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Winter Writing Fun in First Grade

Winter time is right around the corner, and it’s time to start planning seasonal activities for your students! One of my favorite ways to incorporate seasonal fun into the classroom is through writing. Winter writing activities are especially helpful, because you are either using them right before or after a long break.

When your students are anticipating their winter break, I find it helpful to lean into the excitement with themed activities. When you all return from your time away, seasonal, engaging activities can help your students ease back into the rigor of the school day! At any point in the winter season, these activities are sure to be a hit with your students.

Why Seasonal Activities Work

At this point in the year, our students are halfway to becoming second graders. There’s no time to waste, and maintaining the same amount of rigor in class work is important! We want our students to have the skills and stamina that they need for the next grade. Working seasonal activities into your classroom will help keep your students working hard for a few reasons:

1.) They can make better connections to the work. When the work students are doing in the classroom reflects the activities, weather, holidays, etc. outside of the classroom, it is easy to make connections! When students can make connections from classwork back to their own lives, it’s easier to motivate them!

2.) Motivation = resilience. When our students are motivated to finish an assignment, we see more focus and resilience against distractions around the room. We also see students digging deeper to finish work, even if it’s more difficult. Having more connections to an assignment, and finding the work more engaging will motivate students to finish.

3.) Resilience results in growth! When our students are focused, engaged, and pushing through distractions, we will ultimately see more growth. The more students practice any skill in our classrooms, the more they will grow.

Related Reading: How to Motivate Reluctant Writers

Winter Draw it! Write it! Read It!

One of my favorite seasonal writing activities is ‘Draw It! Write It! Read It!’. Each page of the journal comes with a brief, directed drawing, as well as a title that prompts students to come up with a story.

Students use the steps of the directed drawing to sketch an illustration that matches the title of the paper. After drawing, they write a story to go along with their illustration!

My Winter Draw It! Write It! Read It! journal has 10 different writing prompts and directed drawings themed around springtime! My students love these writing prompts so much, we use them in my classroom all year long. I know yours will love them too, and your students will grow as writers!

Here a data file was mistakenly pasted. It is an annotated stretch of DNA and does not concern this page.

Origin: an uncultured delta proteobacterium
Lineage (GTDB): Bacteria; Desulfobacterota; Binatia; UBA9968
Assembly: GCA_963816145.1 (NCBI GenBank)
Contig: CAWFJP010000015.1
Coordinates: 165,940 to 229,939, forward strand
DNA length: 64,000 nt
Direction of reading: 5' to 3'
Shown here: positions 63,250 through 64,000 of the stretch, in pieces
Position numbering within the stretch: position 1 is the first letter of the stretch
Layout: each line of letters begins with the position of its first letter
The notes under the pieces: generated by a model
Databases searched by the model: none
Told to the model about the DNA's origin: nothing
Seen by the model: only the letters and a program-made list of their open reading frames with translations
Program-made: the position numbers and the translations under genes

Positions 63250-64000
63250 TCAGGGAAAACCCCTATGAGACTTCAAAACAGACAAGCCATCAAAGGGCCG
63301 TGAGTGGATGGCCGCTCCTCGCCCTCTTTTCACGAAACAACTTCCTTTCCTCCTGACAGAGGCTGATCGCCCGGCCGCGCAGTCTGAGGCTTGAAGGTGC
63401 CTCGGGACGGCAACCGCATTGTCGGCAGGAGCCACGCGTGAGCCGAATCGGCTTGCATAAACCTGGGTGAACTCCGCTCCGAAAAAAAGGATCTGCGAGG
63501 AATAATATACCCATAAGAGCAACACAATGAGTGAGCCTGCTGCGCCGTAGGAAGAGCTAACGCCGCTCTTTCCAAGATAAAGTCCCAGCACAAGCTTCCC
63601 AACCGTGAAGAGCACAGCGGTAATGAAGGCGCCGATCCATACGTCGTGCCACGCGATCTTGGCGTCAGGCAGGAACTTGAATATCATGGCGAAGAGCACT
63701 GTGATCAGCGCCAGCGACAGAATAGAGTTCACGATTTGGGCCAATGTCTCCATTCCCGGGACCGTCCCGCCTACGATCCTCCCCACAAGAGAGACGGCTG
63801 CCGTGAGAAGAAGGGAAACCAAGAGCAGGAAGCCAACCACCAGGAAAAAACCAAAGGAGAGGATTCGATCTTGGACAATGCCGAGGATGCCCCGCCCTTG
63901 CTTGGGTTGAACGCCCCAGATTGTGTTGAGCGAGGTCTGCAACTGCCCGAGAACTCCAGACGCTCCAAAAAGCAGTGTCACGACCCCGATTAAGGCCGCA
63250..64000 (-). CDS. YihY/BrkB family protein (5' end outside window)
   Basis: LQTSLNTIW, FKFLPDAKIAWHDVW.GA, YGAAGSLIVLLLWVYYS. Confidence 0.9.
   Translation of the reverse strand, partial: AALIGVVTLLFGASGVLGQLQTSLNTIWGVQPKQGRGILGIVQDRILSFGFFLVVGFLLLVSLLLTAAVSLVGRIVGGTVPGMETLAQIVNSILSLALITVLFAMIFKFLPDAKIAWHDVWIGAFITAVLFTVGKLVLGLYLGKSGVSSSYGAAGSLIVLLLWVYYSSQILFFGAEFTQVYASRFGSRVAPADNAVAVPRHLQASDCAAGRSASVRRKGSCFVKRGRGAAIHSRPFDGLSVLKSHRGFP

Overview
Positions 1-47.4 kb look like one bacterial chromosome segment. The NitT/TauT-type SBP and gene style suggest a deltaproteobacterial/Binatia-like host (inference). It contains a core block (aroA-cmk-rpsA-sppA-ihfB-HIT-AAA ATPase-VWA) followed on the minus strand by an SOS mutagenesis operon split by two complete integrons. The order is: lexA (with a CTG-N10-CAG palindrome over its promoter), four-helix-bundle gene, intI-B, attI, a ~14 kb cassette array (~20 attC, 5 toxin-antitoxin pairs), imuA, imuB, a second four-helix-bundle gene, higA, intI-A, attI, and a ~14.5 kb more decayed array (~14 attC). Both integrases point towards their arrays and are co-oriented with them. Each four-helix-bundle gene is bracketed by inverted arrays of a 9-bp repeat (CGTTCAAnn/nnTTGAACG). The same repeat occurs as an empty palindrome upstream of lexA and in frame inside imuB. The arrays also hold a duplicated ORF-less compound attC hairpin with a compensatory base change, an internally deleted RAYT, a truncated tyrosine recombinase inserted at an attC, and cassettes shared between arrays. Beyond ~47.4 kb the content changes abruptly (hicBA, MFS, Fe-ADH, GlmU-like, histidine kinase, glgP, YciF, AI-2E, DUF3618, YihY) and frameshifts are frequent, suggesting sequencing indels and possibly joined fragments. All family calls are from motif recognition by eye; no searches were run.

Winter Writing Journals

My Winter Writing Journals are designed to inspire students who aren’t sure what to write about! These journal prompts are printed directly onto writing pages, so students simply grab and begin writing. These are the perfect writing center to ease students back into stamina after a long, winter break.

Each journal comes with 25 different prompts. You can print and staple together, make a booklet for each student that can be used in a Work on Writing center, as early finisher work, morning work, and more! And if your kids love them, there’s also a bundle for the whole year!

Related Reading: Inclusive Classroom Winter Party Ideas & Activities

Winter Opinion Writing

Opinion writing is a simple way to get students started on making a claim and defending it. Over time, this leads to writing thesis statements and all kinds of big things!

But the first step is simply to form an opinion and explain why. Winter Would You Rather Prompts are a fun, seasonal way to do just that.

This resource comes with 20 different prompts that ask students to choose one of two options. Each page has the prompt, lines for writing their choice, and space for illustrations. This is an engaging center that your students will love!

Using these winter writing activities, your students will be engaged all through the season! Your students will love writing, and you will love how easy everything is to plan and prep. Happy teaching!

One Response

  1. I taught elementary grades in a bilingual program (English/Spanish) and one of the most popular and fun activities the students did was Journaling. Sometimes I would read a story and the students would retell the story and illustrate it—the last one was optional—most children chose to draw letting loose their creative ideas. Other times, they would write about family gatherings, traditions, holidays, etc. English language arts was introduced in many different and fun ways.

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